By this time, three more of my young children had run outside to check out the commotion. The kids tried to distract Tanner by offering him handfuls of hay through the north side of the fence while I surged through the west gate and snatched up the baby. But Tanner was having none of it. He charged into me with shocking force, knocking me off my feet as I clung desperately to the fragile lamb. My ankle turned hard as I went down, hampering my ability to get back up. Before I could even straighten fully, Tanner rammed me again. Knowing that even one blow from the ram would be fatal to the baby, I twisted my torso away each time Tanner came at us. This shielded the lamb but made my falls more awkward.
I heard my children’s shrill screams each time the huge sheep knocked me down. The one saving grace was that it took Tanner several seconds to back up between blows, so I lunged a painful step or two toward the gate in those brief moments of reprieve. I yelled to my two oldest children that I was going to toss the lamb over the fence to them as soon as I was close enough. With Tanner ramming me repeatedly, I was barely able to throw the baby to safety–shouting to Sarah to take it into the house and get it warm. Finally, operating on sheer adrenaline, I clumsily launched myself over the gate, landing on a patch of frozen mud. My anxious children surrounded me just as my brother Robb arrived on the scene. As my next-door neighbor, he’d heard the ruckus and come to investigate.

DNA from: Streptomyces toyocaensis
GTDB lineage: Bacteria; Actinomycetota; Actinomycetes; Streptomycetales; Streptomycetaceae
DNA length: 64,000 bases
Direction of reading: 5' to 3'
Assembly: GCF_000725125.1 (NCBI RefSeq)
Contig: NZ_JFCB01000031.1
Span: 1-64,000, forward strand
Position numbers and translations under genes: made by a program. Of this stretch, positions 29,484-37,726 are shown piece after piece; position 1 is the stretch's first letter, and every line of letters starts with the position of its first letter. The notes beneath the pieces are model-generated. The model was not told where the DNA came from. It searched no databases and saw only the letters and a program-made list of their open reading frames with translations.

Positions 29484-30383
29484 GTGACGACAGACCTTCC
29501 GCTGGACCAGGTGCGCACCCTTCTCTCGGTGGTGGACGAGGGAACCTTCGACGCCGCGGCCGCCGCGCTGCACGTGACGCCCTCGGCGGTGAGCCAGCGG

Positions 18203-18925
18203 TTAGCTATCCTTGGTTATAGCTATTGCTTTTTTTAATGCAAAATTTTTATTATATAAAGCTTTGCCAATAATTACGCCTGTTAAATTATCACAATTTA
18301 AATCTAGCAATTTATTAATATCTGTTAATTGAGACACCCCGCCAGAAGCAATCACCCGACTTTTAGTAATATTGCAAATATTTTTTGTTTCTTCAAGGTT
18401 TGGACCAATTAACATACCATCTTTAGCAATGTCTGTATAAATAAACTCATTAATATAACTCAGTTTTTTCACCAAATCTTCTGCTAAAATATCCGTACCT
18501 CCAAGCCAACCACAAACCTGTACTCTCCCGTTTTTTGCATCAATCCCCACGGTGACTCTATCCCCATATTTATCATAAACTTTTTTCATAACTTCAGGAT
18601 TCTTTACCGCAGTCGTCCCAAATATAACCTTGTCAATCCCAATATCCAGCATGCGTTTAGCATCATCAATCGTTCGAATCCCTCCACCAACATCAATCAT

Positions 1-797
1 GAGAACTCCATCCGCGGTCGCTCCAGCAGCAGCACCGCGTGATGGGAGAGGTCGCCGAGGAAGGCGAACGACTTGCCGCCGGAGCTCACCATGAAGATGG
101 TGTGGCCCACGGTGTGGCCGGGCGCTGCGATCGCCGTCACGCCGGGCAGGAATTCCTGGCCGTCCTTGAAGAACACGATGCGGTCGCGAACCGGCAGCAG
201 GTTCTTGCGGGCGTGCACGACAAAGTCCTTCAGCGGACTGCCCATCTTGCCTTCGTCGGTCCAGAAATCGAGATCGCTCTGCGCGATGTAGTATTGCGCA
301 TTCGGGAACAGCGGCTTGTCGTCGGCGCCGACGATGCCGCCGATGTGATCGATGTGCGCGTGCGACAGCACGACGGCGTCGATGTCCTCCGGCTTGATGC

Robb helped me limp to the house where I collapsed on the kitchen floor next to the unexpected little lamb which Sarah was cuddling in a faded brown towel. Soon my husband rushed in, having received a panicked phone call at work from one of the kids. Bewildered, Brad stood over his muddy, bloodied wife, while the children all chattered at once, trying to explain what had happened.